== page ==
Anyway, please do your best!

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  8. Please make support for MPEG-4 Part 17 (aka MPEG-4/3GPP Timed Text) as well.
    This subtitle format is *much* more flexible, powerful and extensible than ASS, and it's also an open ISO standard (unlike ASS, which is proprietary and very poorly documented, leading to incompatibilities). Its only current disadvantage is lack of good implementations (VLC and MPC support is incomplete), which is the thing that you are able to fix.
    Thank you.

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  9. So then, how is the Aegisub version for Mac going?
    I desperately need something that will make subtitles for Mac! All the other ones I've tried were not as efficient as Aegisub is >_<

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  10. Hello jsf, I am the MPC-HC project manager.

    I'm really glad that you are trying to create a new multi-platform open-source subtitle renderer.

    I know you are still in early planning stage but i have some requests:

    1. Could you try and make your subtitle renderer compatible with hardware decoding? (DXVA, VDPAU, CUDA, OpenCL)
    2. Would i be possible to replace the MPC-HC built in decoder with your version if/when it gets better?

    I wonder if it would be possible to split the current MPC-HC subtitle renderer/VSfilter into a platform dependent and platform independent part.
    And then replace the independent code with your new codebase.
    This would make the MPC-HC built in decoder much better than it is now, VSfilter will give you windows support and you would only need to add the api's for linux/unix and MacOS X

    Then again, if you manage to create a standalone filter that supports all hardware decoding flavors than mpc integration would not be needed at all.

    You might be able to find willing coders in the MPC-HC, XBMC and Mediaportal pool..

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  11. I replied to the above comment here:
    http://forum.doom9.org/showthread.php?p=1278788#post1278788

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  12. I think I may have misunderstood and posted something in the kumaji project's feature request tracker that didn't belong. sorry about that. a better description, summary and feature list on the project page would help prevent future flubs of that sort.

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  13. Will Kumaji be multi-threaded? This is the biggest failing of VSFilter IMO as even minimal effects at any high-ish resolution quickly result in a maxed out core.

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  14. Yes as much as possible will be put into worker threads, ie. depending on what granularity ends up being practical, "work units" are created and put into queues, which are then picked up by some worker threads.

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  15. That sounds brilliant. I only wish I could help out, but as it stands I shall just have to wish you well in your endeavour and look forward to the results!

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  16. I guess you are aware of it, but still. It would be great if the renderer was able to work in setup where output sample queue is being used between the decoder and video renderer for improved handling of bitrate spikes and other slowdowns of decoding.

    Good luck with the project!

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  17. could you please fix aegisub's bugs instead of wasting time with this?

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  18. Before making claims that work isn't being done on Aegisub, I urge you to look at the recent commit logs for Aegisub. The past couple of weeks lots of work has been done, bugs have been closed.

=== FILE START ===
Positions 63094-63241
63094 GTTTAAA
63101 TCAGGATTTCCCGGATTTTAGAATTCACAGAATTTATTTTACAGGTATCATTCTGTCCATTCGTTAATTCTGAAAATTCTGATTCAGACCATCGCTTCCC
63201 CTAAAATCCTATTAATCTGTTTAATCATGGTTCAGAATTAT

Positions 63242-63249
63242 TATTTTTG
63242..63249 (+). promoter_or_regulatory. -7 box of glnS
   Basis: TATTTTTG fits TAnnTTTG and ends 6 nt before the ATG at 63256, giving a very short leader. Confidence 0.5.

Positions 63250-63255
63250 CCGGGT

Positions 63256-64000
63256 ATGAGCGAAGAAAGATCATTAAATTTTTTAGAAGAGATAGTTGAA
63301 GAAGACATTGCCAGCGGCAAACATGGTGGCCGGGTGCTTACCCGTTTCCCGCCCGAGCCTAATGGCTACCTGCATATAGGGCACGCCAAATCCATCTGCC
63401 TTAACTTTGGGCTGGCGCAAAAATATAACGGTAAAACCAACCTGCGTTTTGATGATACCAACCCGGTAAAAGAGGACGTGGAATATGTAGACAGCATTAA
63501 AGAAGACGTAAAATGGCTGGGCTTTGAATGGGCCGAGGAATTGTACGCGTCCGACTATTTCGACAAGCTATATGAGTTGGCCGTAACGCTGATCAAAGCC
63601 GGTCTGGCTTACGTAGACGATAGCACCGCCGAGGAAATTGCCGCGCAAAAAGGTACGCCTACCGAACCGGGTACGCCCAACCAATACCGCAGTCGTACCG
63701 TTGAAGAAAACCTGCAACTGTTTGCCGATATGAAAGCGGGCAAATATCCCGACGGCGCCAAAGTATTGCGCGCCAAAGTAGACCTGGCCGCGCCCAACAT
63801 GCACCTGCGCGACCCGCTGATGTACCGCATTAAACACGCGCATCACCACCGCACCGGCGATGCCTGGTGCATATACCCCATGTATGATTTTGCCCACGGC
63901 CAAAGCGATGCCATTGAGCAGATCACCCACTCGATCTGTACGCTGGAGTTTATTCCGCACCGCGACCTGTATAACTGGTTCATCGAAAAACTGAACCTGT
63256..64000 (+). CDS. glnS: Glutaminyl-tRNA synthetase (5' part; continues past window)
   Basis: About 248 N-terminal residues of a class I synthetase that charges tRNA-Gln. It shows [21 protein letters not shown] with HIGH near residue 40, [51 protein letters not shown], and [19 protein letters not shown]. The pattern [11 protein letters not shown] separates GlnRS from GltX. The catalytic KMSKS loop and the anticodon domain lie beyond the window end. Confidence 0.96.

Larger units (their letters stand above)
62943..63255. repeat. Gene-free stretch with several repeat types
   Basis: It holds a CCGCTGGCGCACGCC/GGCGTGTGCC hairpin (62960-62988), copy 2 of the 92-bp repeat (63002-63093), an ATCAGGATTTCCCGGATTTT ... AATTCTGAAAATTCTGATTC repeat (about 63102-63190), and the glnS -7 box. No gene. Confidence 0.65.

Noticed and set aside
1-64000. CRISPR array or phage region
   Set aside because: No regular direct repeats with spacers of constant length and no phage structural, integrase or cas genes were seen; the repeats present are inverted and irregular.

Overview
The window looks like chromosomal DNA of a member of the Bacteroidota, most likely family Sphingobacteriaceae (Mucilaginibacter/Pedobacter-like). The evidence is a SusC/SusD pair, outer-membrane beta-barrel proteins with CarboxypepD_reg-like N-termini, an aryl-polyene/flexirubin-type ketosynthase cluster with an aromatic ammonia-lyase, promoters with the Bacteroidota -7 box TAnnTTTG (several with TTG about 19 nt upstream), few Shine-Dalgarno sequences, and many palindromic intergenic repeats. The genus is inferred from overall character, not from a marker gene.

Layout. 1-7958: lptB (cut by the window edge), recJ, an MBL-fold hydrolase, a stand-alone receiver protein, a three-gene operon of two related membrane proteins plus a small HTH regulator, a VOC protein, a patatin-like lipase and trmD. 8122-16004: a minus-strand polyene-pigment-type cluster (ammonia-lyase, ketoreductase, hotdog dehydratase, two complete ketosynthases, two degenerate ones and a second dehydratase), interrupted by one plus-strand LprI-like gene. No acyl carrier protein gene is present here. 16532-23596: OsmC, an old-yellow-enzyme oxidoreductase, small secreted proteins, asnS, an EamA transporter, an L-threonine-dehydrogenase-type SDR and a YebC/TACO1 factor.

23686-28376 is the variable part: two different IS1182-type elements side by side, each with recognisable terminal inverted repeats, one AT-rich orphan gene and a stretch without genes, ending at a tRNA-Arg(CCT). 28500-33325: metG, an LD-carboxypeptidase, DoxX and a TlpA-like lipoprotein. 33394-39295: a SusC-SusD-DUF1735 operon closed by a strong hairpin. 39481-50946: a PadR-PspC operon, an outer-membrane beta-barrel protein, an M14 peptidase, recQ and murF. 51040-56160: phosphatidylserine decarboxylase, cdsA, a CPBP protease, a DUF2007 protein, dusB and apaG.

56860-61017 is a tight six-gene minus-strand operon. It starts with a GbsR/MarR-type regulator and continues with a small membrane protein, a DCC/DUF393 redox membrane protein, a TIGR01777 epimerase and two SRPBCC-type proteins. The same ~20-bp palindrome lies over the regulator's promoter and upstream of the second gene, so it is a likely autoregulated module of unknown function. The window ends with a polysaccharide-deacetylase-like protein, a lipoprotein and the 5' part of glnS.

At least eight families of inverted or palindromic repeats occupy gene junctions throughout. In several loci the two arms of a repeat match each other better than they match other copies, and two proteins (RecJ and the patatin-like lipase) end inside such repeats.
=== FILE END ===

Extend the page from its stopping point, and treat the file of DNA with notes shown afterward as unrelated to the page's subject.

But there's also some of the more serious problems with Aegisub that lay so deep they can't just be patched around. Some of them are related to poor rendering support, and that's where Kumaji comes in.

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  19. I would guess he's griping on the fact that there's been no status updates on the news page for us non-programmers, given that 2.1.6 is now just about 7 months old. and before you say "you could go check the bug tracker", try to remember I did just say "non-programmers". just a current change log from 2.1.6 till now would be very much appreciated.

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  20. After reading through the full explanation of what you hope to accomplish in your project, I felt compelled to say, hats off to you sir. You are attempting a very intricate and complicated project. However, I thought that you might want some advice from a fellow programmer, so here's my two cents.

    As every decision for a new project starts from the decision of what platform the subsequent iterations are going to be encoded in, I think you are needlessly limiting yourself to C++ without the TR1 libraries. I can understand the reasons behind choosing a limited subset of a language you are comfortable with, however the inclusion of libraries are to a programming language as patches are to boxed software. If you want to maintain portability, flexibility, compatibility and maintainability, the inclusion of libraries would most likely be a boon rather than hindrance. Also, although I am more proficient in Java than C++, and more in C++ than C#, I still think C# is a better language to design any software intended to manipulate softsubs at runtime. With C++, you run into a lot of tedious garbage collecting maintenance, and in Java you are somewhat limited by the abstracted nature of the environment where you have to research every special task you want to use to accomplish runtime performance enhancing measures.
    C# has the benefit of being heavily supported, as well as concise. I remember creating a parser from scratch in Java because my TA wanted to us to, and then having to remake it in C# when our professor got back from a conference, the difference was about 1000 lines of extra code in Java from my own experience to do the same things in C#.